Sass Framework

How To Create Your Own Responsive Framework Using Sass – Part 1

What are Responsive Frameworks?

Responsive frameworks are used to help develop and design websites quickly using CSS selectors and classes and allow us to easily create responsive websites with ease. By developing our own responsive framework, we can easily understand how we can use our selectors and classes to quickly build responsive websites.

In this tutorial, I will be going over how to develop our own responsive framework using the Sass language. If you are not familiar with Sass, you can read my previous article called Using Extensible CSS Preprocessor Language: Sass or LESS for more information.

In any case, let’s begin the tutorial.

Start with Variables

Sass Variables
Let’s first start by creating variables for us to use in our responsive framework. Let’s create a _vars.scss file (the underscore is used to determine that we will use it as an import file…more on that later) and include the following CSS Preprocessor code in there. We’ll also include default values for some of our styling.

[CSS]
//spacing
$contentWidth: 1000px; //max width of our main content
$gridColumns: 12; // # of columns for our grid. Change as needed
$gutterWidth: 1%; // margin width of gutters between columns. Change as needed.Make sure to use percentages
$auto: 0 auto;

// Colors (feel free to change these values)
$green: #53c73f;
$orange: #ffa126;
$red: #d63838;
$blue: #4286B3;
$yellow: #f9f761;
$gray: #888888;
$white: #ffffff;
$black: #000000;

//elements
$linkColor: $blue;
$linkHover: lighten($blue, 20%);
$font-family: ‘Helvetica Neue’, ‘Helvetica’, Arial, sans-serif;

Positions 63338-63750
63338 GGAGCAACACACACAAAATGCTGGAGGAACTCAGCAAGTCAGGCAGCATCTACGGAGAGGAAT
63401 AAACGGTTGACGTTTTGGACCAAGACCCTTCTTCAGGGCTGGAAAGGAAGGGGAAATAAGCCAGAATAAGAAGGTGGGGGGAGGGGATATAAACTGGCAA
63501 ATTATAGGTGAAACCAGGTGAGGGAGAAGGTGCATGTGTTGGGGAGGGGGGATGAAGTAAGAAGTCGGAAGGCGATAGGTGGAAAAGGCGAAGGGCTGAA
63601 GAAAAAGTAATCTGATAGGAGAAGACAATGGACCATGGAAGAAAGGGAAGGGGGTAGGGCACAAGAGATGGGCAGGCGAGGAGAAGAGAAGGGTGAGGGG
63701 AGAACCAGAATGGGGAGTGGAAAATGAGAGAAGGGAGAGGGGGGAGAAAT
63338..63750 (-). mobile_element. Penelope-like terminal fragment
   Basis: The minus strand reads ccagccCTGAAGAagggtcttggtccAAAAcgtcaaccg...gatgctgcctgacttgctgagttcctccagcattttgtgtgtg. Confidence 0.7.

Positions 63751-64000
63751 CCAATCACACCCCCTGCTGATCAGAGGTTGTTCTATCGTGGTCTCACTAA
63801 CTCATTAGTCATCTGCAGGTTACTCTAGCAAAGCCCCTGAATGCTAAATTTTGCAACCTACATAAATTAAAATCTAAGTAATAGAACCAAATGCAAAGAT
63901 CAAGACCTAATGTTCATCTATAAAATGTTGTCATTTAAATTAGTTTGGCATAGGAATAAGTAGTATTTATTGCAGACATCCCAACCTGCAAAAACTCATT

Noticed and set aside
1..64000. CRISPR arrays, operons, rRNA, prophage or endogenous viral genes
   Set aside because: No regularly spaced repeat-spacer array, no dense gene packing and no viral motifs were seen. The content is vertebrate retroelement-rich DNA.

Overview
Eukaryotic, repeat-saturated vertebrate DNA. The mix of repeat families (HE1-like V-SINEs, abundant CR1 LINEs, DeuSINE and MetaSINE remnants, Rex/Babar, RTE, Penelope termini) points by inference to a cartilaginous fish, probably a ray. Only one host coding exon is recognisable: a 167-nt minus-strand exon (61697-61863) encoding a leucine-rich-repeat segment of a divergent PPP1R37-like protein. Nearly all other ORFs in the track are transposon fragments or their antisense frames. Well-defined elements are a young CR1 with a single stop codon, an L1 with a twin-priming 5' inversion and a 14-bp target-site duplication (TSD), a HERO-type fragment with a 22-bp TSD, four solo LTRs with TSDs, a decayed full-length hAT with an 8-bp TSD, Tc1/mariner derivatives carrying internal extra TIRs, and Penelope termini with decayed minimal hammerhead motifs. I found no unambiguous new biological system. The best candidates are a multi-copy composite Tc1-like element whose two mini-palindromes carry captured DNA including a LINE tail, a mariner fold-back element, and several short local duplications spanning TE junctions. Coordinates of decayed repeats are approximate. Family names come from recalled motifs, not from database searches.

[/CSS]

Time for some Mixins

Sass Mixins
Now that we have that out of the way, let’s create a separate file for our mixins and name it _mixins.scss. We’ll include the following mixins to our framework. These mixins can also be found in my previous article Free and Useful Sass Mixins You Can Use for Your Next Project. The article also talks about the purpose of mixins and how they are used.

The great thing about mixins is that they will not be rendered unless you call them. Anyways, here are the mixins we’ll be using:

[CSS]
@mixin letterpress($opacity: 0.5){
text-shadow:0 1px 1px rgba(255,255,255,$opacity);
}
@mixin text-shadow($opacity:0.5){
text-shadow:0 1px 1px rgba(0,0,0,$opacity);
}
@mixin border-radius ($borderRadius){
-webkit-border-radius: $borderRadius;
-moz-border-radius: $borderRadius;
border-radius: $borderRadius;
}
@mixin box-shadow ($boxShadow…){
-moz-box-shadow: $boxShadow;
-webkit-box-shadow: $boxShadow;
-ms-box-shadow: $boxShadow;
-o-box-shadow: $boxShadow;
box-shadow: $boxShadow;
}

//border radius directions
@mixin border-top-radius ($borderRadius){
-webkit-border-top-left-radius: $borderRadius;
-webkit-border-top-right-radius: $borderRadius;
-moz-border-radius-topleft: $borderRadius;
-moz-border-radius-topright: $borderRadius;
border-radius: $borderRadius $borderRadius 0 0;
}
@mixin border-bottom-radius ($borderRadius){
-webkit-border-bottom-left-radius: $borderRadius;
-webkit-border-bottom-right-radius: $borderRadius;
-moz-border-radius-bottomleft: $borderRadius;
-moz-border-radius-bottomright: $borderRadius;
border-radius: 0 0 $borderRadius $borderRadius;
}
@mixin border-left-radius ($borderRadius){
-webkit-border-top-left-radius: $borderRadius;
-webkit-border-bottom-left-radius: $borderRadius;
-moz-border-radius-topleft: $borderRadius;
-moz-border-radius-bottomleft: $borderRadius;
border-radius: $borderRadius 0 0 $borderRadius;
}
@mixin border-right-radius ($borderRadius){
-webkit-border-top-right-radius: $borderRadius;
-webkit-border-bottom-right-radius: $borderRadius;
-moz-border-radius-topright: $borderRadius;
-moz-border-radius-bottomright: $borderRadius;
border-radius: 0 $borderRadius $borderRadius 0;
}

//for use of custom transitions
@mixin transition($transition) {
-webkit-transition: $transition;
-moz-transition: $transition;